If You Really Value the Work of Disabled People, Pay Us For It

a pile of American money

Every week, I get at least a half-dozen requests from disability organizations to volunteer my time to them. They want me to come speak, write, design social media campaigns, join their boards, and provide expert advice on autistic community politics that could make or break outreach efforts. The organizations will tell me how much they value my work and how important it is to them. So, logically, I ask to be paid for it. Oftentimes, they are shocked and offended at the very idea.

The fact is, “value” isn’t a feeling or a metaphor. “Value” is a number. The things that disability organizations budget for are what they value.  And if they don’t have paying disabled speakers, writers, and consultants in their budget, they do not actually value us. They do not value us, and we need to start valuing ourselves by not accepting “we don’t usually pay,” as an answer.

The economic reality of the disability community is stark. The vast majority of disabled adults are unemployed or underemployed. The autistic community experiences one of the highest rate of unemployment of any disability population, despite the fact that many of us have enormous, if somewhat unconventional, talents. By the lowest estimate, two thirds of autistic adults want to work but can’t jump through the social hoops of the job interview process. It took me over a year to find a job after I finished my graduate degree. And if, by chance, we do get hired, we often don’t last long on the job. For example, I was fired from my first job at a medical journal after a little over a week for being a “bad cultural fit.” To this day, I have no idea what that means or what I did wrong. It could mean than I was much weirder than I seemed on paper, and perhaps that didn’t fit the company culture. It could be that I said something socially inappropriate, and rather than talk to me about it, my manager decided firing me was easier. I’ll never know what happened for certain. At the time, I didn’t know I was disabled, so I didn’t know what resources were available. I’ve had time since to become a bit of an expert on employment and disability issues.

Disability employment is an increasingly hot topic. It is one of the topics I am asked to speak and write most about. And the greatest irony of all is, I have had to fight every single employment summit and conference I’ve spoken at for compensation. Most come around, after I point out the absurdity of promoting autism employment while asking an autistic person to work for free. Others don’t. In fact, many feel that by asking me to work for free, they are actually doing me a great service. They are providing me with “exposure.” I’m a writer. We have a saying in the writing world: People die of exposure. I can’t eat or pay rent with exposure. The idea that disabled people’s time and work aren’t truly valuable is pervasive. It isn’t limited to the autism-sphere, where I do most of my work. And it must stop.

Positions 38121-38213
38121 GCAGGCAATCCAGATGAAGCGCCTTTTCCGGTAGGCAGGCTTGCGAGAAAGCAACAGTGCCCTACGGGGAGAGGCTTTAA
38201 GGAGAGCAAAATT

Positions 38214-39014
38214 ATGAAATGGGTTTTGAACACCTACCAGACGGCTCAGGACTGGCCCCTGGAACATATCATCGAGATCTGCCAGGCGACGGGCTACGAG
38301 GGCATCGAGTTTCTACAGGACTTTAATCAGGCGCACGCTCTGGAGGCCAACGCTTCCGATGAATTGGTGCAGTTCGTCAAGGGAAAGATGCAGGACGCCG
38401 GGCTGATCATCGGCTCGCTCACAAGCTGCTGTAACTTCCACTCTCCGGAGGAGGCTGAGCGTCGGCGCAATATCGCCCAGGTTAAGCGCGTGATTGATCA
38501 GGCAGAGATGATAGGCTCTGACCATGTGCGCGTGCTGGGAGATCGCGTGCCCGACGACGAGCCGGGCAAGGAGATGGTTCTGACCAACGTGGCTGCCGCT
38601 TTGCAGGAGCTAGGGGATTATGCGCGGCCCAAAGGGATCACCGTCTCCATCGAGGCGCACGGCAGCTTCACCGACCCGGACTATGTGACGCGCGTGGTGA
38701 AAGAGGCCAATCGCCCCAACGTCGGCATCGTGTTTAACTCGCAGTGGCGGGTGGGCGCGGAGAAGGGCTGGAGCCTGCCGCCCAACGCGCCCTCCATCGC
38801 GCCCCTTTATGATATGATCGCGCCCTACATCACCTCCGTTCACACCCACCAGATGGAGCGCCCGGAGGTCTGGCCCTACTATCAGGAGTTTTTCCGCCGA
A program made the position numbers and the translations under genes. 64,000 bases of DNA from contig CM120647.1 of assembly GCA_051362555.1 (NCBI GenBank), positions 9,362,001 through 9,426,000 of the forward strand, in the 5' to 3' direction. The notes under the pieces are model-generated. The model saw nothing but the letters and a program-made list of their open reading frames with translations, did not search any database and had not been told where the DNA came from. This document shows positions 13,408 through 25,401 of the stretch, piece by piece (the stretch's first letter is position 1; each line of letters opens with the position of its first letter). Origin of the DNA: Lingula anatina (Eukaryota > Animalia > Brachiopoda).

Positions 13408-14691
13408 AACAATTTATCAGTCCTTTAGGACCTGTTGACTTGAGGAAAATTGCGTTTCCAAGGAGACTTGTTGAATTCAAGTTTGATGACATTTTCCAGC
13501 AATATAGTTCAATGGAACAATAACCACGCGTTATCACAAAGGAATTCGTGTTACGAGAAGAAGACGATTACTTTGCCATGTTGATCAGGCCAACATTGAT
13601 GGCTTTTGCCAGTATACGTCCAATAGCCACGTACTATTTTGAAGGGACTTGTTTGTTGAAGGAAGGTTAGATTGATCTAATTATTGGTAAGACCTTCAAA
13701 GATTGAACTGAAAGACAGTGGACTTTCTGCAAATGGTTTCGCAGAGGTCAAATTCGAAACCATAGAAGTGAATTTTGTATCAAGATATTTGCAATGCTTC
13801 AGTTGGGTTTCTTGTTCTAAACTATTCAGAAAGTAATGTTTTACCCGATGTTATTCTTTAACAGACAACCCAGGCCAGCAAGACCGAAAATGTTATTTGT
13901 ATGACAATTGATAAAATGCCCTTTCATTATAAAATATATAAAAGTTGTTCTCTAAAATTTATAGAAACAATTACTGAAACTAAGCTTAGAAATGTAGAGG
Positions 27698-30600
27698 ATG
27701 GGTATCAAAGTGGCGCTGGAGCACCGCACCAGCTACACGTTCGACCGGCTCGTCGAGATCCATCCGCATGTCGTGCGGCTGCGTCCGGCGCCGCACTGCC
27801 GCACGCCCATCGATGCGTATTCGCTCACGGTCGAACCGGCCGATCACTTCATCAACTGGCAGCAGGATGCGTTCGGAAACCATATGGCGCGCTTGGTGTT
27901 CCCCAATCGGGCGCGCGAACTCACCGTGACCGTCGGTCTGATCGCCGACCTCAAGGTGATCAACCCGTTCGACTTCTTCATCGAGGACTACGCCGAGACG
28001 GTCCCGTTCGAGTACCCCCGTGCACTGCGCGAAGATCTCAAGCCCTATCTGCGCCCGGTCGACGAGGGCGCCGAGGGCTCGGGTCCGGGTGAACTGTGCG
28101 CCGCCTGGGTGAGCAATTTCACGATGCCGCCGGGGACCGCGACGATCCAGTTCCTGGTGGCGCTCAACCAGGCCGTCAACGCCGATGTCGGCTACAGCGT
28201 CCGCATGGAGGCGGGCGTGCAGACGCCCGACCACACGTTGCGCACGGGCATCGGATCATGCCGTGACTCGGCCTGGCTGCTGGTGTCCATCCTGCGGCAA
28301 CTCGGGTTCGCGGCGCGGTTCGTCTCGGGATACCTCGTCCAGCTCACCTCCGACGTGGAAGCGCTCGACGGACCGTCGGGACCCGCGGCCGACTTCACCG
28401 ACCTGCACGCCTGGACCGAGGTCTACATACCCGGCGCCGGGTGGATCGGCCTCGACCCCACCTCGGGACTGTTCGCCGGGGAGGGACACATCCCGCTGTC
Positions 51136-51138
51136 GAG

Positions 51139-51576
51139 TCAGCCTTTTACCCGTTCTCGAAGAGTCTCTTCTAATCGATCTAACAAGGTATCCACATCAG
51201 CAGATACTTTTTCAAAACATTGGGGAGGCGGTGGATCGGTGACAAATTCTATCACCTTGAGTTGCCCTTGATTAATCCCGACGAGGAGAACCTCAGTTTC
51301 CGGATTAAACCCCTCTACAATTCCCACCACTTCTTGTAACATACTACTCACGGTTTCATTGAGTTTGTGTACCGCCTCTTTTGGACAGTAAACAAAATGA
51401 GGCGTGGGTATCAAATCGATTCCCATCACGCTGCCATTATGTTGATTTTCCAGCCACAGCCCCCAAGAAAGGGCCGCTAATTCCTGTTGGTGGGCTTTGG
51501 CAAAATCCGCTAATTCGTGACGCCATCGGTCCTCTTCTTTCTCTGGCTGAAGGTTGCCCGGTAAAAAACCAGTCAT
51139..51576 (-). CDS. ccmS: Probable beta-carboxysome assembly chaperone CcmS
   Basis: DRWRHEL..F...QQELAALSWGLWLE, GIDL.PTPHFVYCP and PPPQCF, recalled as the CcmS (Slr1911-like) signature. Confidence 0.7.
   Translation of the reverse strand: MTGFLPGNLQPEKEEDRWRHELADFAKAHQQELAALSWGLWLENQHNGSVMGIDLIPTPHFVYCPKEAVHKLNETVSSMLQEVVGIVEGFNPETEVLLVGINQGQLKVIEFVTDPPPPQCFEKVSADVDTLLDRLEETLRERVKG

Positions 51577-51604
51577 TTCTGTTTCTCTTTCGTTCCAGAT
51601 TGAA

In many ways, disability organizations see us as interchangeable. There are so many disabled speakers, and the bar to entry is low. I have seen program after program for events where, instead of a specific person’s name is listed, there are simply the words, “self-advocate.” If I refuse to be “self-advocate” in a program, I am seen as easily replaceable. Service providers and people from service provision backgrounds in the nonprofit sector call us “individuals” but don’t treat us like we actually are. There’s always the threat that the organization that asked me to speak can just get another disabled person who doesn’t know any better and has not yet learned how to advocate for his, her, or themselves. The quality of the “self-advocate” is irrelevant, because whatever we say isn’t significant. If it was, we would have our names, accomplishments, and credentials published in the program. We’re essentially inclusion props.

Disability organizations need to do better.  They need to see our expertise. Recently, I was offered minimum wage, 10 hours a week, to be someone’s assistant at a national autism nonprofit. I have five year’s work experience in the nonprofit sphere and a Master’s degree. I’ve published in multiple major national and international news outlets. I founded my own startup. When I pointed out the offer was insulting given my experience level, I was told “we all need to start somewhere.” Obviously, I declined. At this point in my career, I know what I’m worth. And if your organization wants to say you value disabled people and our work, pay us like you actually mean it.


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